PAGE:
From a technical perspective the market has performed quite well over the last three weeks, showing an ability to bounce back from weakness and forming a ‘rounding bottom’ in the process, which is often a sign of further strength to come. However, as soon as the market reaches above 6200 there seems to be strong resistance from scale-up trade selling.
The market just experienced its second technically induced short-covering rally by the specs, which ran into heavy trade selling once values moved above 62 cents. Support and resistance levels exist because the market has ‘memory’. Commercials who have missed their chance to place short hedges near 63 cents will likely become more aggressive the next time around, which should solidify resistance.
The market seems to be stuck, as the trade would like to expand its net short position in the low-to-mid 60s, but speculators are no longer in a buying mood after the failed breakout attempt. It will take a new trigger, like a trade deal between the US and China, to get the ball rolling again.
Last week’s rally looks like a flash in the pan on the chart and the market has now fallen back to the 6025 breakout level. However, the low volume over the last couple of sessions suggests that it was more a lack of buying than heavy trade selling that caused the market to recede.
Last week we felt that a breakout to the upside was more likely if spec shorts could somehow get triggered into covering. Positive vibes from the trade front combined with technical strength did the trick today and sparked massive spec buying, most of which was short-covering.
The market remains boxed into a 57-60 cents range and is still looking for a reason to break out. Despite plenty of bearish factors we see the downside as limited due to government support in the US and India, at least until the crops have moved in.
Despite the market’s wild gyrations we haven’t gone anywhere, as December has now closed the last four Thursdays within a 68-point range, between 58.94 and 59.62 cents. This is not likely to change anytime soon, as the US loan continues to provide support at around 57 cents, while a move to the upside would have to overcome massive grower selling.
The market is currently stuck in a tight range, as the downside is limited by the US government loan support at around 57/58 cents, while the upside is equally limited by an abundance of bearish factors.
As pointed out last week, we believe that the US government loan is acting as a buyer of last resort, which provides the market with a floor at around 57/58 cents. When financial markets sold off this week, cotton managed to close the day slightly higher, which seems to confirm that there is solid support in the high 50s.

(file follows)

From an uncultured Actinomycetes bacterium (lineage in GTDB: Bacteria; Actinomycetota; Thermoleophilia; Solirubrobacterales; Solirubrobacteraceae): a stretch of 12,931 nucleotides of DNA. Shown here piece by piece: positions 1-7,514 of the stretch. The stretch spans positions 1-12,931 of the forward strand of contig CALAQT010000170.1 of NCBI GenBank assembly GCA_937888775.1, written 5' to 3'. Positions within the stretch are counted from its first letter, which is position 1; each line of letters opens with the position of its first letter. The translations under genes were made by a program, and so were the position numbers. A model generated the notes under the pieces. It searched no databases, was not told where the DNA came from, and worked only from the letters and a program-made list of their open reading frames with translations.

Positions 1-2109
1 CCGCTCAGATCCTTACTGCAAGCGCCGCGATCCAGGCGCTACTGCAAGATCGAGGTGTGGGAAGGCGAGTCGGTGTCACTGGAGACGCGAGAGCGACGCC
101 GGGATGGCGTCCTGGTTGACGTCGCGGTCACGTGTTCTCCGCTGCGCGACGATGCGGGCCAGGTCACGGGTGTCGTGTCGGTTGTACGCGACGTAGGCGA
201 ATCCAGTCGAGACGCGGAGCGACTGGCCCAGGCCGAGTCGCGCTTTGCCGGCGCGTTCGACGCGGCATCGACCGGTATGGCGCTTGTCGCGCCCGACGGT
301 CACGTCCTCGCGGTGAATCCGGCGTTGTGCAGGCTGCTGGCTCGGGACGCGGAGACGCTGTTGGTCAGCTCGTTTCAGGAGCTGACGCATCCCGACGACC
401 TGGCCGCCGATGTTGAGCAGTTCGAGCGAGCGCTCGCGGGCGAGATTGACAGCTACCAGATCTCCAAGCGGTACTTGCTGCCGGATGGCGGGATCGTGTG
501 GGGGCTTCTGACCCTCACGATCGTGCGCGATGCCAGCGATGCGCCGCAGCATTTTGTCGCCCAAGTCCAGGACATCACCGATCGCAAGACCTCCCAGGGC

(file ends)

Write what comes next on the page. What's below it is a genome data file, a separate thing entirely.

We feel that the market has discounted most of the bearish news that’s out there, with perhaps the exception of lower mill use, which we expect to result from a slowing global economy.
With an escalating trade war looming, with global cotton production trending towards 127 million bales, with global demand cooling and with the technical picture rolling over, the market is currently facing a lot of headwinds and the path of least resistance continues to be down for now.
It looks like the market has made at least a temporary bottom last week, when it posted back-to-back lows of 61.66 and 61.67 cents and then bounced. However, while some light short-covering and call options buying has given the market a lift, we need to see greater buy-side liquidity in order to generate some lasting upside momentum.
Not much has changed since last week, as speculators remain in control of the market with their nearly 5 million bales net short position. The trade is basically unhedged on a net basis and is waiting, or rather hoping, for rallies to provide it with an opportunity to put on additional protection.
The market broke out of a sideways move this week and resumed its downtrend, which had its origin 13 months ago. Since reaching a top of around 96 cents in June 2018 the market has dropped 33 cents and there is still no end to this slide in sight.
Since speculators seem to be losing their power to force the market any lower and with growers not willing to chase values below 65 cents at this point in time, it could set the stage for some short-covering rallies. However, the trade is extremely under-hedged at just 2.34 million bales net and it would therefore take a tremendous amount of buying power to push the market through all the scale-up trade resistance.
By and large the market is still stuck in a 400-point trading range, as growers are unwilling to sell the market below 6500, but are waiting for rallies towards 70 cents to do so. Speculators are still holding a sizeable net short position, but the loss of downside momentum and/or one of the potential triggers mentioned above could spark some spec short-covering and new buying.
A few months ago there was probably no one in the cotton trade that expected to see a 62-handle in July. We certainly didn’t! But an escalating trade war between the US and China, an increasingly bearish cotton balance sheet and speculators selling 16.3 million bales net since last June have forced the cotton market to its knees.
Until we get a better grip on the US crop potential, the trade is probably not going to add too many shorts in the mid-60s, but will likely do so on rallies towards 70 cents. This should keep December rangebound in the near future.
The trade needs to increase its net short in the futures market by a substantial margin, but that requires speculators to go net long again. However, with the chart still in bearish territory and with Trump fighting trade wars on several fronts, speculators seem to be in no hurry to reverse their position.
We still believe that a short-covering rally in July is on the cards, but with December and March pulling in the other direction, it remains to be seen whether July can detach itself to force a bigger inversion.